In last week’s column, Mark Zimmerman stated that “we need to decide if we want to provide new places for people to live or stall our population where it is. If the latter, we don’t need to build a physical wall, a regulatory one will work just as well.”
Mr. Zimmerman was complaining about the Chapel Hill Town Council’s decision to curtail market-rate housing on the American Legion property if they decide to sell it. His conclusion was that after decades of being anti-business it now seems “people are bad; business is good.”
I disagree with his claim that the council believes people are bad, but I agree that there has been a shift in thinking about commercial development. Some basic math explains why.
About 70 percent of the county’s revenue comes from the combination of commercial and residential property taxes. About 89 percent of that revenue comes from taxes on single and multi-family residential. A 90/10 distribution makes it clear that the burden of funding the county falls squarely, and heavily, on homeowners.
In fact, the burden is so heavy that it’s going to take massive commercial development to make any significant shift in the distribution. One cent on the county property tax rate generates roughly $1.7 million in county revenue. That means it would take $190 million in additional commercial tax base to offset $0.01 on the residential county property tax rate.
When the school and affordable housing bonds were placed on the ballot in November, they came with a projected cost of 3 to 4 cents on the property tax rate. To counterbalance that tax increase alone, we need our economic development offices to attract enough new business to generate $665 million in commercial property tax annually over the 20 to 30 years of the bond.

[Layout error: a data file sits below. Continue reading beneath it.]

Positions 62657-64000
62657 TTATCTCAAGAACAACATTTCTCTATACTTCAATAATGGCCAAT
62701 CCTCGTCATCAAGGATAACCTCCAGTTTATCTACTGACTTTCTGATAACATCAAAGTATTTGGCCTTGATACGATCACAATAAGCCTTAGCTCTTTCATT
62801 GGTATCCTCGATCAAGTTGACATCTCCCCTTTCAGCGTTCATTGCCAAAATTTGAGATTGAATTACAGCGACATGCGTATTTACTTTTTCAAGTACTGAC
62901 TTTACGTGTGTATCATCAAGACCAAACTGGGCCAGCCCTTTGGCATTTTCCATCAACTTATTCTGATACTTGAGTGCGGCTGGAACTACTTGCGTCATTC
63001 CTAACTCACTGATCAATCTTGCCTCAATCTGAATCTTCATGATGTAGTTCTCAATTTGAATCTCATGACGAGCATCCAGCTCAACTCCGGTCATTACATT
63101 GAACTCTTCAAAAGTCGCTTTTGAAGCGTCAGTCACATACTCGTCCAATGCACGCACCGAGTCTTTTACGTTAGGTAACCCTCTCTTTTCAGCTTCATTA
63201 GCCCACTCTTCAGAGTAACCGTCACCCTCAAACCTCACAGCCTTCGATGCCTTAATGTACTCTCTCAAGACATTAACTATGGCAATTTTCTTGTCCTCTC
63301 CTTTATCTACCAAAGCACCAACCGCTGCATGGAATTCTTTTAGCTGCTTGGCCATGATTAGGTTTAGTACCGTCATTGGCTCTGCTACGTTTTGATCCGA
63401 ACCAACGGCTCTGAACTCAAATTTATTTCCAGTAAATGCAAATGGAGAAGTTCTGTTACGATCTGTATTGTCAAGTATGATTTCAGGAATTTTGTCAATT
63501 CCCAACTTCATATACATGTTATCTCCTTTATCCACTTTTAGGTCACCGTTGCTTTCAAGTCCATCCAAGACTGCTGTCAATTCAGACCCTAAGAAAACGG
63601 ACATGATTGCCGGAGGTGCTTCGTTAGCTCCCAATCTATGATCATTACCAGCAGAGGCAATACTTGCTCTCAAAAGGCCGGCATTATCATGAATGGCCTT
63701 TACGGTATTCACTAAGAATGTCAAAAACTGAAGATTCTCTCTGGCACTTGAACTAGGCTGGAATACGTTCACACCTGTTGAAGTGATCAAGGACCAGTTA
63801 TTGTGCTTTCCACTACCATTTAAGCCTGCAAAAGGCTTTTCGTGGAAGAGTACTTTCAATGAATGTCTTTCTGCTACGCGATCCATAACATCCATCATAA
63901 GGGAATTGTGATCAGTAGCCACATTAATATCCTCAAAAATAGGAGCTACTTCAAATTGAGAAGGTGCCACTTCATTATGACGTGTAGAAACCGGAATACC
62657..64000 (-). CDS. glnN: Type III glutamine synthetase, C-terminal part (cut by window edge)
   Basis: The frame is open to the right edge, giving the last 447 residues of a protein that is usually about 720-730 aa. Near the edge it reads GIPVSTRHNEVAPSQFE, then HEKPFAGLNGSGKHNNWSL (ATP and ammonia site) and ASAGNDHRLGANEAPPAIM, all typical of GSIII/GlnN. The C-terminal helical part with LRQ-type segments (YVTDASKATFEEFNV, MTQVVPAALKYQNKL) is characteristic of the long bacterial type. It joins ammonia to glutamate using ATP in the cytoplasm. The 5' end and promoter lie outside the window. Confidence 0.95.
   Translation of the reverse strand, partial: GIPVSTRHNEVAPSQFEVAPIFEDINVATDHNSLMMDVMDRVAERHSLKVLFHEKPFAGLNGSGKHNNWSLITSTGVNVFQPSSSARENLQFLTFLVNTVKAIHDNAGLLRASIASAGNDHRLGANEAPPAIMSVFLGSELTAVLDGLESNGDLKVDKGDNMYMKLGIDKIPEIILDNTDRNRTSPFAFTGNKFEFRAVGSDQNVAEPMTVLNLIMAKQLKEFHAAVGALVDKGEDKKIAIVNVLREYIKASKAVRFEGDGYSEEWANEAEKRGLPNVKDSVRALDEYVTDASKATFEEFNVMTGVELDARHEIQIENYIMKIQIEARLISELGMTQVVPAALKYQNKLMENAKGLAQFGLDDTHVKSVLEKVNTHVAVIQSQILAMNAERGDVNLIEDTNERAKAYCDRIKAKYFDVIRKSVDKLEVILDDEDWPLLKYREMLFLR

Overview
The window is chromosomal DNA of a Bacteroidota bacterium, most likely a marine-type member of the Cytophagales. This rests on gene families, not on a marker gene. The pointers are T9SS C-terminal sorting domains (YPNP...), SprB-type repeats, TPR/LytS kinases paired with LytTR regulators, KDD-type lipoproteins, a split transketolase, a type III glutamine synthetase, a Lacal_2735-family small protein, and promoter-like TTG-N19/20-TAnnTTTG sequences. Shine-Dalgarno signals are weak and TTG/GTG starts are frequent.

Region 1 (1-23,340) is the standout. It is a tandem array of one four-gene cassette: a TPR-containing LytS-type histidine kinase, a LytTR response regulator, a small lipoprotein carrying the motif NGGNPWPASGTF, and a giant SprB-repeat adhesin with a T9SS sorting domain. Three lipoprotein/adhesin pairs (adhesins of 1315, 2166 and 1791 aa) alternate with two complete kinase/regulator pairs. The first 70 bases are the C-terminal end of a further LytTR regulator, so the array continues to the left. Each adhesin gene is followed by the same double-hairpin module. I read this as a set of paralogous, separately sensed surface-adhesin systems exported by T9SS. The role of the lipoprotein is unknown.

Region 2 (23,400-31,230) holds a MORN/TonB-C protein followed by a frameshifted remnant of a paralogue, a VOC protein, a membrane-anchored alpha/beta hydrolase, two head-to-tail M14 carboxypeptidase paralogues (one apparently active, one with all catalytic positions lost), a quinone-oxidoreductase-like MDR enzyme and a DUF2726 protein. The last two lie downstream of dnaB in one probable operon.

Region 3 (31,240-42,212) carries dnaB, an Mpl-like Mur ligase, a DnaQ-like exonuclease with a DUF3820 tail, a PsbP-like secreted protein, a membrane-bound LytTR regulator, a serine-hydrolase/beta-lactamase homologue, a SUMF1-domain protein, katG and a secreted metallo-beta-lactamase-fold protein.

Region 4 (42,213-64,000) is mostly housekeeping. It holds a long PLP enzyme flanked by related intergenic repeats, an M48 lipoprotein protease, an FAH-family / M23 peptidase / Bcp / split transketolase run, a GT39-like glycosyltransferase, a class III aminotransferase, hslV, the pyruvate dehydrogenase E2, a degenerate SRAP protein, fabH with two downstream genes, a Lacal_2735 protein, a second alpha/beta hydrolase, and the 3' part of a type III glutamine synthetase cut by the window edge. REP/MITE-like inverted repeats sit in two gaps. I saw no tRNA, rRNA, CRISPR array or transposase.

To move from the current 90/10 distribution of property tax revenues to a more acceptable 70/30 distribution (70 percent residential, 30 percent commercial), the county needs to increase its commercial revenues by a multiple of 7.
In Chapel Hill alone there are more than 2,000 new dwelling units under construction and another 400 under review. So not only do we face a seemingly insurmountable economic development goal, but we continue to raise the bar on ourselves by concentrating new growth on residential development. To compound the problem even further, our elected officials in Chapel Hill and Carrboro make decisions like purchasing the Legion property and turning away the development on the Lloyd property.
The community arguments against residential development may include traffic and school impacts as Mr. Zimmerman notes, but the more cogent argument should be that we simply cannot afford more housing without commercial offsets.
Mr. Zimmerman goes on to predict that “Further restricting supply will exacerbate housing price inflation, making us even less affordable.” He may be right, but continuing to increase the residential property tax rate to pay for schools and affordable housing is also going to make us even less affordable. Am I the only one who sees the irony in pushing our low- and middle-income residents out of the community in the name of funding affordable housing?
This is a quagmire that has been created over decades, and it isn’t one that we face alone. Our community is blessed with some very smart people. Last month, I asked for an affordability index, a measure of impact to be used before making significant budget decisions, like spending $8 million to purchase land. This month I propose a county-wide economic development summit. Is a 70/30 distribution a reasonable goal or is there a better target for moving us toward affordability? What is it going to take to move us toward whatever goal is set? What will help us move toward that change; what will stand in our way?
I’m not a policy expert nor an economist, so my suggestions for an affordability index and an economic summit may not be the best approaches. But neither is the status quo. To quote Dr. Louise Banks from “Arrival,” “we need to work together for once.”
Terri Buckner lives outside Carrboro in the town’s planning area. You can reach her at email@example.com.